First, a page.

Talk Business & Politics Staff

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Elizabeth Eckford only had one concern before her first day of school. She wanted to make sure her white dress was finished so she could wear it. The next morning she was wearing the dress as her father paced back and forth in the hallway. She took a city bus to Little Rock Central High School. It was Sept. 4, 1957.

Philanthropists Alice Walton has formed Art Bridges, a nonprofit foundation with a mission to expand access to American artworks, the foundation announced Wednesday.

“Collaborating with museums and institutions of all sizes and in all regions of the country, Art Bridges will help create and fund exhibitions, bringing together art from museums, private collections, foundations and a collection established as a part of Art Bridges,” the foundation noted.

Dicamba damage
University of Arkansas

Dicamba Task Force charged with providing the Arkansas State Plant Board with a recommendation about the use of the controversial herbicide, will recommend it not be allowed for use after April 15 for the 2018 growing season, according to a report it released Monday.

Fayetteville-based Arvest Bank is acquiring Little Rock-based Bear State Bank in a deal valued at $391 million that is expected to close no later than the first quarter of 2018, and will push Arvest to almost $20 billion in assets.

The deal was announced early Tuesday and equals $10.28 per share of Bear State stock.

Thinly-traded Bear State shares (NASDAQ: BSF) closed Monday at $9.20 and were up almost 11% in Tuesday morning trading. During the past 52 weeks, the share price ranged between $8.65 and $10.95.

U.S. Senator John Boozman in the Republican Party of Arkansas headquarters.
Jacob Kauffman / KUAR

U.S. Senator John Boozman, R-Ark., has scheduled a follow-up surgical procedure next Tuesday (Aug. 15) that’s related to an emergency heart surgery he underwent a little more than three years ago.

Boozman, Arkansas’ senior senator, had surgery April 22, 2014, to fix an aortic dissection. The procedure was performed at Mercy Hospital in Rogers. The medical staff at the time said the surgery went as planned.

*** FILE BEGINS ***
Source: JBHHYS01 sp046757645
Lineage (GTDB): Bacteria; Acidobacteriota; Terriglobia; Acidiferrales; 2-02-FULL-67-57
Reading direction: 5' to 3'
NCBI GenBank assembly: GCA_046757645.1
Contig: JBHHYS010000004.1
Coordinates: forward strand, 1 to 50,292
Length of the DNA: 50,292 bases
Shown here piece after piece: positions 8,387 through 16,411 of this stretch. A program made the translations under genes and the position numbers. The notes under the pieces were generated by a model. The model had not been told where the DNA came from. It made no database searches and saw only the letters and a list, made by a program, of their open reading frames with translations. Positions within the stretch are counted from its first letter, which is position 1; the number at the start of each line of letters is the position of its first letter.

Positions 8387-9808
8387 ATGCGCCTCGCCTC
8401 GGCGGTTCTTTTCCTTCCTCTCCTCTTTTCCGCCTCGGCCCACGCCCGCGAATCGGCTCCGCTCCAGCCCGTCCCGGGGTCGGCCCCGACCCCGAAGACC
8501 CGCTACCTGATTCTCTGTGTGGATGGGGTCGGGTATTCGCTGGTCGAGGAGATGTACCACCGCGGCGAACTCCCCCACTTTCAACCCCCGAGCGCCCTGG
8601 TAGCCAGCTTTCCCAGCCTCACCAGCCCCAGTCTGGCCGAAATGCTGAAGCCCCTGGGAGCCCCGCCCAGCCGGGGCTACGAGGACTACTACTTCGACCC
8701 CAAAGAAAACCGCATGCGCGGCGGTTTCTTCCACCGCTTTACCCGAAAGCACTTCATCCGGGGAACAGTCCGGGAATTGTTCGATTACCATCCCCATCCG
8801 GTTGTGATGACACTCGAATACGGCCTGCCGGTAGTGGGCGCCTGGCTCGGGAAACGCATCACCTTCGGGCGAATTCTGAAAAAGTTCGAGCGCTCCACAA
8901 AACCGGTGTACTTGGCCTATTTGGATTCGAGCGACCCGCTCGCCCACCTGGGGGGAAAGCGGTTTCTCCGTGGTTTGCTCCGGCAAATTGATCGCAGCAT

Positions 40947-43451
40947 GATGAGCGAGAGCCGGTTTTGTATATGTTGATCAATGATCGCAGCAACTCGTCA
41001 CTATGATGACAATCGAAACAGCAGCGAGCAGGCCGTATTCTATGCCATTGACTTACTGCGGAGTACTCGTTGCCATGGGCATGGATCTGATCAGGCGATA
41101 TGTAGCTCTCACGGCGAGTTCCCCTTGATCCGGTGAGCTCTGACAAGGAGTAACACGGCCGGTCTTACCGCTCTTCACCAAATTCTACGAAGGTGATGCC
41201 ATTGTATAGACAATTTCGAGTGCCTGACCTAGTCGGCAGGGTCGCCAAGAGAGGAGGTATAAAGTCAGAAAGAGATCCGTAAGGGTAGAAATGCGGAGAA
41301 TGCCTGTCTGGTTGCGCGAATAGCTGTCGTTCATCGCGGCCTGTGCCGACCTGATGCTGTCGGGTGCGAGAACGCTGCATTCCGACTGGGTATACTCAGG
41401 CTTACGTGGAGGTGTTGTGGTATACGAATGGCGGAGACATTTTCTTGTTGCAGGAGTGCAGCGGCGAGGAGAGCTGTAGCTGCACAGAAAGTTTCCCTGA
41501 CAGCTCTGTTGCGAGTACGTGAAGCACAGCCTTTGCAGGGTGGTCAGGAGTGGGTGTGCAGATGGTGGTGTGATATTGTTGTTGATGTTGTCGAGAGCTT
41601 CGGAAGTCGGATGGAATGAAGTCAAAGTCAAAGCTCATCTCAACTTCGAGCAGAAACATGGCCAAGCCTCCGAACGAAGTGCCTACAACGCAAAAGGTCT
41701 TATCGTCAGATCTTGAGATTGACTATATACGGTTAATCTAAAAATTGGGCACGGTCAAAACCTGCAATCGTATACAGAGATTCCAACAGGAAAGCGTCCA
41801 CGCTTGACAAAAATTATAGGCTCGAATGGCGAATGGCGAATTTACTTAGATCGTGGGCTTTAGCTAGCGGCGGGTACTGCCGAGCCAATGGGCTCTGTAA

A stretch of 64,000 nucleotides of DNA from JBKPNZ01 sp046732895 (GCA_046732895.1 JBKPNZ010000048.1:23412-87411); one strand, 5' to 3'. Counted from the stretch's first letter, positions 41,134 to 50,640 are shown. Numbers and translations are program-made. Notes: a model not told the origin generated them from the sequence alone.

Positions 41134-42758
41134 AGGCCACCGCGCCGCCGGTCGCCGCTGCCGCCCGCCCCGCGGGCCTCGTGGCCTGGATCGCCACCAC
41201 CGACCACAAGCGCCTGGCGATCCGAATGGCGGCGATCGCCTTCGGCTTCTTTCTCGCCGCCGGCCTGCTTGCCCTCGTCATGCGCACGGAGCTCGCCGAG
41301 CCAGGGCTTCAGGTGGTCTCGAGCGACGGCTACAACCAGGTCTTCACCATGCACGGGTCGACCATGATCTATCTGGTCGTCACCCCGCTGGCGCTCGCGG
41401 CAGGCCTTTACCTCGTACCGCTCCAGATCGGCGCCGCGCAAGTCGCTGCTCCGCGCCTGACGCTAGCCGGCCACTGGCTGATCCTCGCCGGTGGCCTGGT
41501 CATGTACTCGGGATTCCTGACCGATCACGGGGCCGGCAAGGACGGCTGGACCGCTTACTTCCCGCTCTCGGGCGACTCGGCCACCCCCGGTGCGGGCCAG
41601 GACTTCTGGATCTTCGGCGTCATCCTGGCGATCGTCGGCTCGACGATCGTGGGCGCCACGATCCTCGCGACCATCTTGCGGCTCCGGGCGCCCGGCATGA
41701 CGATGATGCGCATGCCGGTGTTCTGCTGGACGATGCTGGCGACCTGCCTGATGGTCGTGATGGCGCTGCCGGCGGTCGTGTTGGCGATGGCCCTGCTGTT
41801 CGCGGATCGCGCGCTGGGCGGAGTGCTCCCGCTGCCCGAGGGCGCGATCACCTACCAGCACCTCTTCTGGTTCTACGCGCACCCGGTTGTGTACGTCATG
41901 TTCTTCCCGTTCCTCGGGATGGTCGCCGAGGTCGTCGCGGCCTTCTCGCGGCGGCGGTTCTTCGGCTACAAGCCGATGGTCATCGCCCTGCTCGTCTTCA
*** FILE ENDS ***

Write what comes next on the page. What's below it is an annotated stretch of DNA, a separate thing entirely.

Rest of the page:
Russian President Vladimir Putin and U.S. President Donald Trump
NPR

Arkansas voters are relatively split on President Donald Trump’s campaign ties to the Russian government, but a majority are not ready to impeach him over the matter or call for his resignation at this time. That's according to a new Talk Business & Politics-Hendrix College survey that shows voters are keenly aware of the issue.

Q: Do you think the Trump campaign coordinated with the Russian government during the 2016 presidential election? 

41% Yes
43% No
16% Don’t Know

Arkansas voters oppose a Republican effort to repeal Obamacare immediately and wait two years to find a replacement plan.

The latest Talk Business & Politics-Hendrix College survey of more than 500 Arkansas voters tested this effort and asked an additional question about Medicaid expansion and the Arkansas Works program.

Q: Senate Republicans have discussed a plan to repeal the Affordable Care Act now and replace it two years from now with a yet-to-be-determined plan. Do you support or oppose this?

30% Support
52% Oppose
18% Don’t Know

Donald Trump speaking at Barton Coliseum in Little Rock, Arkansas.
Brian Chilson / Arkansas Times

In the now-reliably red state of Arkansas, President Donald Trump’s job approval rating is taking a hit.

According to the latest Talk Business & Politics-Hendrix College survey, the nation’s chief executive has gone from a 60%-35% job approval-disapproval rating in February to just 50-47% in July. In April, Trump had a 53%-39% approval rating.

Q: Do you approve or disapprove of the job President Donald Trump is doing?

39%  Strongly Approve
11%   Somewhat Approve
7%    Somewhat Disapprove
40%  Strongly Disapprove
3%.   No Opinion

U.S. Senator Tom Cotton (R-Arkansas) questioning Director of National Intelligence James Clapper about Russian hacking.
C-SPAN

Republicans in the U.S. Senate released the initial draft of a healthcare bill Thursday that will reduce Medicaid spending, cut taxes for the wealthy, limit subsidies to private insurance companies, remove health insurance mandates, lower taxes for companies in the healthcare industry and enact other changes.

GOP presidential primary frontrunner Donald Trump.
Charlie Neibergall/ AP

Despite objections from world leaders, big business, Democrats, and people within his party and family, President Donald Trump announced Thursday he’s removing the U.S. from the historic Paris Climate Accord.

Talk Business and Politics reports:

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